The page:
“How many beers do you drink in a day?” Ellison asks.
“Quite a bit,” the man responds.
After further questioning and a little prodding by Ellison, the man admits that he drinks 30 or 40 beers a day. The patient didn’t lie to Ellison about his drinking habits, but it took some coaxing to find the truth. Ellison says that true story illustrates a problem doctors are trying to change: patients are being less than truthful with their doctors.
“These numbers are pretty darn significant and it might have been the basis for why he was in my office,” Ellison said of the heavy-drinking man. “Getting to know the patient as completely as possible is going to help us to determine what is going on with them.”
Ellison said he decided to address why you shouldn’t lie to your doctor after he was asked about it during a radio interview last month. Ellison isn’t writing a book or conducting lectures on the topic, he simply wants to inform the public on the subject of lying to their doctor.
“It’s kind of one of those common things where people maybe are a little hesitant to tell everything to the doctor, just like we’re a little hesitant to be truthful with the dentist,” Ellison said.
Ellison, who earned his medical degree in family medicine at Southern Illinois University School of Medicine in Springfield, said it’s important to understand what people lie about and their reasons.
“A lot of people may lie because of a fear of judgment or out of some feeling of shame. They may be afraid to admit that they drink 30 beers a day or that they smoke two joints a day or that they feel suicidal,” Ellison said.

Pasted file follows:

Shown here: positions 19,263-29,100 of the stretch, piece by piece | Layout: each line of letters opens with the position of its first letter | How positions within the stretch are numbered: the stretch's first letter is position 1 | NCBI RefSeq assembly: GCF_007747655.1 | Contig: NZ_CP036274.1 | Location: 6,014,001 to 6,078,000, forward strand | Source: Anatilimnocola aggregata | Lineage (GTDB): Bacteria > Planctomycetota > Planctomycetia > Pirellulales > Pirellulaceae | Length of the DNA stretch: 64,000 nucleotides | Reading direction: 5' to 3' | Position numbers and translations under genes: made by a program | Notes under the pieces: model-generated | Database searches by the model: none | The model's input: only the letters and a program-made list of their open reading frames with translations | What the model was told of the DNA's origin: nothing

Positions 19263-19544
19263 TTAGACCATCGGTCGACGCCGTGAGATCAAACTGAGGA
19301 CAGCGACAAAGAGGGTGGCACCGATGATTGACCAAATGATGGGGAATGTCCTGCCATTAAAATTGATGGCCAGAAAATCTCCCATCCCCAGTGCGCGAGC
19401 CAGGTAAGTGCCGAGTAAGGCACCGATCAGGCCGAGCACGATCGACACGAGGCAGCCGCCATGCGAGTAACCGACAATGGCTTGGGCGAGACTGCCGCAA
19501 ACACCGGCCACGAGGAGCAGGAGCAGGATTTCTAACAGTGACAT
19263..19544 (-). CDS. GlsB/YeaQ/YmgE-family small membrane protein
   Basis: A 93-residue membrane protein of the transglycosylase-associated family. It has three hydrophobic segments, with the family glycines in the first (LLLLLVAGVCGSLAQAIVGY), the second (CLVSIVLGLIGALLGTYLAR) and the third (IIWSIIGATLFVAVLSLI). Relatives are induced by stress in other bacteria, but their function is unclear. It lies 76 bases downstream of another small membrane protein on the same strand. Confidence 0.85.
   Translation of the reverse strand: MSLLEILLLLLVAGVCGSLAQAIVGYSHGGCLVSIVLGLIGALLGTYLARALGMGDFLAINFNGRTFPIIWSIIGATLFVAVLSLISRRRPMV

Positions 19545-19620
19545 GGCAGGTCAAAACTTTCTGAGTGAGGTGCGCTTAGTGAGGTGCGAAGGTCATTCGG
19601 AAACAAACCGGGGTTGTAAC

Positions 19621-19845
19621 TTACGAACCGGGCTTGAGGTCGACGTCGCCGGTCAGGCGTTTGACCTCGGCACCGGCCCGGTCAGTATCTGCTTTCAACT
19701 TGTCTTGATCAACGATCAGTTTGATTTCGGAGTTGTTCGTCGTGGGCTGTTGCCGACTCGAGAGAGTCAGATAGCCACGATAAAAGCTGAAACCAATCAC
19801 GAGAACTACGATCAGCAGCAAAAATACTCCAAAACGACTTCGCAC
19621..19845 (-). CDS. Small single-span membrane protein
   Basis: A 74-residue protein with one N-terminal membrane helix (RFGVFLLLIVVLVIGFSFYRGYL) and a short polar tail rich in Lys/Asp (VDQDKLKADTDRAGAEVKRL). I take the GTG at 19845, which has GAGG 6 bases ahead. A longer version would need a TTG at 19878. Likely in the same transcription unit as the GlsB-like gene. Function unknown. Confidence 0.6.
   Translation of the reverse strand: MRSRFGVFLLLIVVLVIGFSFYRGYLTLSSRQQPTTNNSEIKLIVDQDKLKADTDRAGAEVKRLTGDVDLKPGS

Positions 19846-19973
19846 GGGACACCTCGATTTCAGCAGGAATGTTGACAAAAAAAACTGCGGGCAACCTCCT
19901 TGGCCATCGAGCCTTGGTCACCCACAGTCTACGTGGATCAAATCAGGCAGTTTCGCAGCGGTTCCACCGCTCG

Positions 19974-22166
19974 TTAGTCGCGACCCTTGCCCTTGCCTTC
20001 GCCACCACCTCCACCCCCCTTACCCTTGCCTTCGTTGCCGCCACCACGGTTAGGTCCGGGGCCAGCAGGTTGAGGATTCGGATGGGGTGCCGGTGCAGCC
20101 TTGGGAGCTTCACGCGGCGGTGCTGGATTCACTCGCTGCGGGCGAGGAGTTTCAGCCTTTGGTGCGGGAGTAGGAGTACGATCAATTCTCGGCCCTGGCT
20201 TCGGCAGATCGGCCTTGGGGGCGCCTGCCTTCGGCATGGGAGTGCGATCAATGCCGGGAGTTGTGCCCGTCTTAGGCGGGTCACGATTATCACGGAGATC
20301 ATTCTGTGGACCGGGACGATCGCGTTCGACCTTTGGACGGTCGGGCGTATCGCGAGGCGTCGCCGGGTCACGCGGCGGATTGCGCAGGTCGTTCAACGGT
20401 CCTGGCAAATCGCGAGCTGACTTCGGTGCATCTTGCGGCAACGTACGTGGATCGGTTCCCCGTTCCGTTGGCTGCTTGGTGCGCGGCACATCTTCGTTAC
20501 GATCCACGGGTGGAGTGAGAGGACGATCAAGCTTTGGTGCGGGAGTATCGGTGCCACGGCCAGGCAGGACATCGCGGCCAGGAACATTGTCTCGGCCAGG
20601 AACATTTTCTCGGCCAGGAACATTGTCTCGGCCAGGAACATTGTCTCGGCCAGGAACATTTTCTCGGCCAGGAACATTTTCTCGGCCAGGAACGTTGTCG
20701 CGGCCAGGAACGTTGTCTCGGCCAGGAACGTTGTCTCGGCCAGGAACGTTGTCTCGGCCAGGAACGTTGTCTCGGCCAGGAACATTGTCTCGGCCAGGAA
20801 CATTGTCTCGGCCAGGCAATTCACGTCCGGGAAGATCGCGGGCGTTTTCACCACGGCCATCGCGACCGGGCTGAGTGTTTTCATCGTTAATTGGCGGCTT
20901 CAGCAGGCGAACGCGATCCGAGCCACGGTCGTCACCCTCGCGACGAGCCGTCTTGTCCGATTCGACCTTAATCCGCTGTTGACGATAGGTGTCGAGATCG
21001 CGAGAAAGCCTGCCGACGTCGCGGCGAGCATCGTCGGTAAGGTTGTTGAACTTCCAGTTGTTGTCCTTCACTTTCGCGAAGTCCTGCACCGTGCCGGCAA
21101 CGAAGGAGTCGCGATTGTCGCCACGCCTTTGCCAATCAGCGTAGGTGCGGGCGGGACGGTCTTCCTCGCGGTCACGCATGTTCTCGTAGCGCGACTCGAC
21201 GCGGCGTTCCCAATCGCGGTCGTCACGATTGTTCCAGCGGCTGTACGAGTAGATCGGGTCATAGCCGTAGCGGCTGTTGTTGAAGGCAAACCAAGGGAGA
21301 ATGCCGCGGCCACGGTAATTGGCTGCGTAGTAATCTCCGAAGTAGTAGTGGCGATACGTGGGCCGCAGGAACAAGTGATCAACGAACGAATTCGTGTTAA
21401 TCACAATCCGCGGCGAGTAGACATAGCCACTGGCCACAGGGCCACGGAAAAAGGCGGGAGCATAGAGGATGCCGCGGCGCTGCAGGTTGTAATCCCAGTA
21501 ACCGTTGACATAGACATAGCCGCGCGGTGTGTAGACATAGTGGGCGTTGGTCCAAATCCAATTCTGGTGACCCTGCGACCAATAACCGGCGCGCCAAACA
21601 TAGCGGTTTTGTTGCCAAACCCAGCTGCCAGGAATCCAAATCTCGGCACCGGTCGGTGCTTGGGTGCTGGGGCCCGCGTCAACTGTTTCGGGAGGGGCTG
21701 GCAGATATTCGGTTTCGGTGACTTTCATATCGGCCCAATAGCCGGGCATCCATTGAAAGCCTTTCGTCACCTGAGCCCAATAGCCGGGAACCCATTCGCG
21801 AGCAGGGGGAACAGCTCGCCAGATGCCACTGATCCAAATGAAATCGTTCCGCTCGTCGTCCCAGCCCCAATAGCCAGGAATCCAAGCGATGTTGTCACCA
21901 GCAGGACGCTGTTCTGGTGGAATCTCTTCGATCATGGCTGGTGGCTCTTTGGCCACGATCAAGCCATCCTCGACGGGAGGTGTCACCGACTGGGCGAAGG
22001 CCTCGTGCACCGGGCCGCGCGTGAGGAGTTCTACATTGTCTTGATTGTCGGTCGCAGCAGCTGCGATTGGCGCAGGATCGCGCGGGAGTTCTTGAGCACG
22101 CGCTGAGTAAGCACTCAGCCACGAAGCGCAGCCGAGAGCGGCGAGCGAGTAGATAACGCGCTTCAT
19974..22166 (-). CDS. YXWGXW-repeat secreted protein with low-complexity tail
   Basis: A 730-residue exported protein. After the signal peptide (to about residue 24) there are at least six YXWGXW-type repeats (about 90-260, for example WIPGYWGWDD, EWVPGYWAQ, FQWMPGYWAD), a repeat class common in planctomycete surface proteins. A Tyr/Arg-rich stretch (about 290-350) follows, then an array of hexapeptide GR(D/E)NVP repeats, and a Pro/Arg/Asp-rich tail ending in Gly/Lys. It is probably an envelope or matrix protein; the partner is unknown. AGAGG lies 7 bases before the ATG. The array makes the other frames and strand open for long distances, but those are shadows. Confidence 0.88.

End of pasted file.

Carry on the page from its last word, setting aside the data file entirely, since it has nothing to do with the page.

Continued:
Ellison, originally from Weaver, Iowa, said that to help make his patients feel comfortable speaking with him, he assures them that he is only there to help.
“In practice, I try to hash out these issues early on,” Ellison said. “I let them know that I won’t judge them. I tell them I am not the police or here trying to get them in trouble.”
Ellison, who deals with 15 to 20 patients a day in person, said he takes pride in his ability to connect with people, while also making it a priority for patients to leave their visits feeling like someone actually listened to them. Ellison said that patients sometimes are not given the opportunity to explain their situation and it can lead to them feeling hesitant to be honest with their doctor.
“I want to get the feeling out there to people that it is okay to be honest because there is someone here who wants to listen to you and take care of these things,” Ellison said.
He said that over time he has begun to learn when people are lying because of their “tells.”
“When you talk to people every day, you get a sense of someone’s character,” Ellison said. “The tells are kind of like at the World Series of Poker, where you have people dropping their eyes and looking away or having someone let out an uncharacteristic laugh.”
Ellison is hopeful that in the near future people will become more honest with their doctors because they feel less judgment while at the doctor’s office.
“Physicians are starting to come down from the pedestal that they have been on top of for years and decades. They thought they were above their patients,” Ellison said. “It’s becoming clearer that as society grows up, physicians are growing up too.”
Contact Neil Schneider at firstname.lastname@example.org.